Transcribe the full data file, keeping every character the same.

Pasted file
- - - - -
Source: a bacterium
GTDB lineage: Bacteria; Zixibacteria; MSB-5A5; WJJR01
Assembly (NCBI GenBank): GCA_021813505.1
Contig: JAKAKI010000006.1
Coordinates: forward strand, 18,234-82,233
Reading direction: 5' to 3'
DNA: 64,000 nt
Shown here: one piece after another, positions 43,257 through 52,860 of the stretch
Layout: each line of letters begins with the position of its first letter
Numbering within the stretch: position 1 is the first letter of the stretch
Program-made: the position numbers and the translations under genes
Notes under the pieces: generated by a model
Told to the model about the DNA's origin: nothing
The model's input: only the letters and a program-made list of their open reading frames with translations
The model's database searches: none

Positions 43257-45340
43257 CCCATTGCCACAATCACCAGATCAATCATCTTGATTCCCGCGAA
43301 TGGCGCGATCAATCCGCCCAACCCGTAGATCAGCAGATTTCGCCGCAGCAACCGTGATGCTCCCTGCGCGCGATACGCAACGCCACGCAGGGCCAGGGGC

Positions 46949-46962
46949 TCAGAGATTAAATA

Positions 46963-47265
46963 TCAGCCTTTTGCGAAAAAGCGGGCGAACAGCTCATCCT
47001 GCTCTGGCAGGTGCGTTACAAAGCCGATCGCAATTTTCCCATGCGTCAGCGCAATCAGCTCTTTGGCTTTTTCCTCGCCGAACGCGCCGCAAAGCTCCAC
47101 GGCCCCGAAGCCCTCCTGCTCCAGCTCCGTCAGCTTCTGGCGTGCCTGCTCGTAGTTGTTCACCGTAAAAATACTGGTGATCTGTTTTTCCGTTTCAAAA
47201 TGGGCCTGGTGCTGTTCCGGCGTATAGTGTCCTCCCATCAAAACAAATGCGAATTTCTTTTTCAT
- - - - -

Source: a bacterium
GTDB lineage: Bacteria; Zixibacteria; MSB-5A5; WJJR01
Assembly (NCBI GenBank): GCA_021813505.1
Contig: JAKAKI010000006.1
Coordinates: forward strand, 18,234-82,233
Reading direction: 5' to 3'
DNA: 64,000 nt
Shown here: one piece after another, positions 43,257 through 52,860 of the stretch
Layout: each line of letters begins with the position of its first letter
Numbering within the stretch: position 1 is the first letter of the stretch
Program-made: the position numbers and the translations under genes
Notes under the pieces: generated by a model
Told to the model about the DNA's origin: nothing
The model's input: only the letters and a program-made list of their open reading frames with translations
The model's database searches: none

Positions 43257-45340
43257 CCCATTGCCACAATCACCAGATCAATCATCTTGATTCCCGCGAA
43301 TGGCGCGATCAATCCGCCCAACCCGTAGATCAGCAGATTTCGCCGCAGCAACCGTGATGCTCCCTGCGCGCGATACGCAACGCCACGCAGGGCCAGGGGC

Positions 46949-46962
46949 TCAGAGATTAAATA

Positions 46963-47265
46963 TCAGCCTTTTGCGAAAAAGCGGGCGAACAGCTCATCCT
47001 GCTCTGGCAGGTGCGTTACAAAGCCGATCGCAATTTTCCCATGCGTCAGCGCAATCAGCTCTTTGGCTTTTTCCTCGCCGAACGCGCCGCAAAGCTCCAC
47101 GGCCCCGAAGCCCTCCTGCTCCAGCTCCGTCAGCTTCTGGCGTGCCTGCTCGTAGTTGTTCACCGTAAAAATACTGGTGATCTGTTTTTCCGTTTCAAAA
47201 TGGGCCTGGTGCTGTTCCGGCGTATAGTGTCCTCCCATCAAAACAAATGCGAATTTCTTTTTCAT